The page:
I did it. I said goodbye to Nikon. I switched to Olympus. That’s right — micro four-thirds and I couldn’t be happier. My only disappointment is that I didn’t do it much sooner.
My Camera History
I purchased my first Nikon camera — used in 1975 and I’ve shot with Nikon cameras for my entire professional career except for a brief stint a few years ago when I gave Sony a try, but quickly realized I wasn’t comfortable with the company or their gear and went back to my trusty Nikon’s.
I’ve stuck with Nikon through thick and thin. My first – The workhorse Nikon F. I went digital in 1999 with the groundbreaking Nikon D1 for a mere $5,000 per body and an output of a whopping 2.7 megapixels. BTW – here is a shot done with the Nikon D1 and an early 70-200mm f/2.8 Nikkor lens. During those early digital years, I upgraded to a D1X in 2001 with all 5.6 megapixels and then in late 2004 the D2X with a price drop to three thousand dollars and an incredible 12 megapixels. Along the way I used the D200 and the D300 which are APS-C cameras with 10 and 12 megapixels and then moved on to the D700 and D800 and my last two Nikons, the full frame D810 at 36 megapixels with a $3,300 price tag for the body and a D500 APS-C body with 20 megapixels for $2,000.
As a loyal Nikon user, I survived the early two thousands and Nikon’s second generation digital cameras while Canon just ran right by Nikon with better glass and better cameras. I stayed loyal to Nikon because they were familiar and comfortable and I liked the ergonomics.
Sony entered the race with its mirrorless cameras but when I tried the A7R with its 36 megapixels there were very few lenses available and the idea of buying a camera that needs adapters to put lenses on it is just ridiculous in my opinion. Plus, given Sony’s history with things like Beta Max and proprietary accessories – I was gun-shy about their long-term commitment to photographers.
Earlier this year I purchased the Panasonic GH5 for video. I shoot all of my videos and my livestreams on Panasonic gear – for now. When I got the GH5 and it’s 20.3mp micro four-thirds sensor, I decided to shoot some stills with it, and I was really surprised at the quality. So, I took it into the studio and shot some portraits and was blown away by how well it performed. Like a lot of photographers, I had discounted micro four-thirds and simply went along with the bigger is better philosophy. I just accepted that cameras had to be big and heavy and I reluctantly accepted the price of cameras growing seriously out of control – which is making it harder and harder for people to afford photography as a hobby or turn it into a profession.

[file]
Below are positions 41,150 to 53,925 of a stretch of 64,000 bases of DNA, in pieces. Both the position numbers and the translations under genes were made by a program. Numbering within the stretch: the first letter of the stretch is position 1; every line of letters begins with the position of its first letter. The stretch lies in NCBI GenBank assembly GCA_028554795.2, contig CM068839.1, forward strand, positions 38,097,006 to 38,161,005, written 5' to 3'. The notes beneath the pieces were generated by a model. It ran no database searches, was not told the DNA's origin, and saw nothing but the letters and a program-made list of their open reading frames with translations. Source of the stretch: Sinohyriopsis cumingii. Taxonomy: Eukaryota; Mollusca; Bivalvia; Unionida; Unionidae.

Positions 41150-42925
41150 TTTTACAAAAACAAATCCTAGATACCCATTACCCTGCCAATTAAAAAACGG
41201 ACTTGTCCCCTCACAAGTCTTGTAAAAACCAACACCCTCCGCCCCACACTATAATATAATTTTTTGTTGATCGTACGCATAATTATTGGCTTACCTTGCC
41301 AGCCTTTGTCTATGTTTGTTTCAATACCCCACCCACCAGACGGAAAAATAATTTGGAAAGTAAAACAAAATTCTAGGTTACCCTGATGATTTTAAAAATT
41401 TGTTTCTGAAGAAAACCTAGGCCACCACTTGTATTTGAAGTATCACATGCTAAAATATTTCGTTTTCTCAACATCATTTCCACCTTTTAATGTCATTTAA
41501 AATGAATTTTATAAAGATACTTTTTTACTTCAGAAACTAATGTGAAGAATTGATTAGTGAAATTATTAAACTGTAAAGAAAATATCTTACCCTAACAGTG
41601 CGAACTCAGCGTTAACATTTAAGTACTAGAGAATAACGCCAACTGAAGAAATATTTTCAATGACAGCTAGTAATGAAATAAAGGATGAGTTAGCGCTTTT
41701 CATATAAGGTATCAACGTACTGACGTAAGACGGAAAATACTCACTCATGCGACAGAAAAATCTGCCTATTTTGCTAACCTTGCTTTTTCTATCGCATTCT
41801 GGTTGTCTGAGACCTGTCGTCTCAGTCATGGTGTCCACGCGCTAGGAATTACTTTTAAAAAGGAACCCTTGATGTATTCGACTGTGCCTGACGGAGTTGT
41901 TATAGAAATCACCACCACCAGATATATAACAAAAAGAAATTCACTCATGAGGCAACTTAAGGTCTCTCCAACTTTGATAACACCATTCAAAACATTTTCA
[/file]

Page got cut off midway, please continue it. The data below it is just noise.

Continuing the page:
I had forgotten that I had produced images like this with a 2.7 megapixel Nikon D1
Or like this with a 10.2 megapixel D200.
Both of those images were shot as JPEGs by the way – not RAW. Please don’t tell Tony or Fro.
It’s no secret that Nikon and Canon are way behind Sony with mirrorless technology and it is understandable – they face bigger obstacles because they have much more legacy with their gear. The closer we get to a Nikon mirrorless camera the more it looks like it will be full frame – which is nice – but if the rumors are to be believed it also looks like it will have a new lens system with an adapter to attach the legacy lenses. In other words, it’s likely to have a price tag that rivals the high-end Sony cameras and the need for an expensive adapter to use my existing lenses.
All of this delay from Nikon has become more and more frustrating because I like mirrorless. I love EVF viewfinders. Being able to see a finished photo before you press the shutter is amazing! Not to mention – why have a mirror that makes noise, causes vibration and potentially needs repair – when you don’t have to.
So, I started doing research. A lot of research. My original thought was to move to Panasonic for both stills and video. But the more I researched – the Olympus name kept popping up – especially when it comes to still photography with micro four-thirds.
The History behind Micro four-thirds
Olympus is the company that developed the four-thirds standard and then later paired with Panasonic to share technology and the micro four-thirds standard evolved. The consortium formed by these two companies now includes companies like Zeiss, BlackMagic Design, Fujifilm, Sigma, Tamron, Tokina, Schneider, Iowa and a bunch of others – all with the goal of producing cameras and lenses that conform to the four-thirds standard.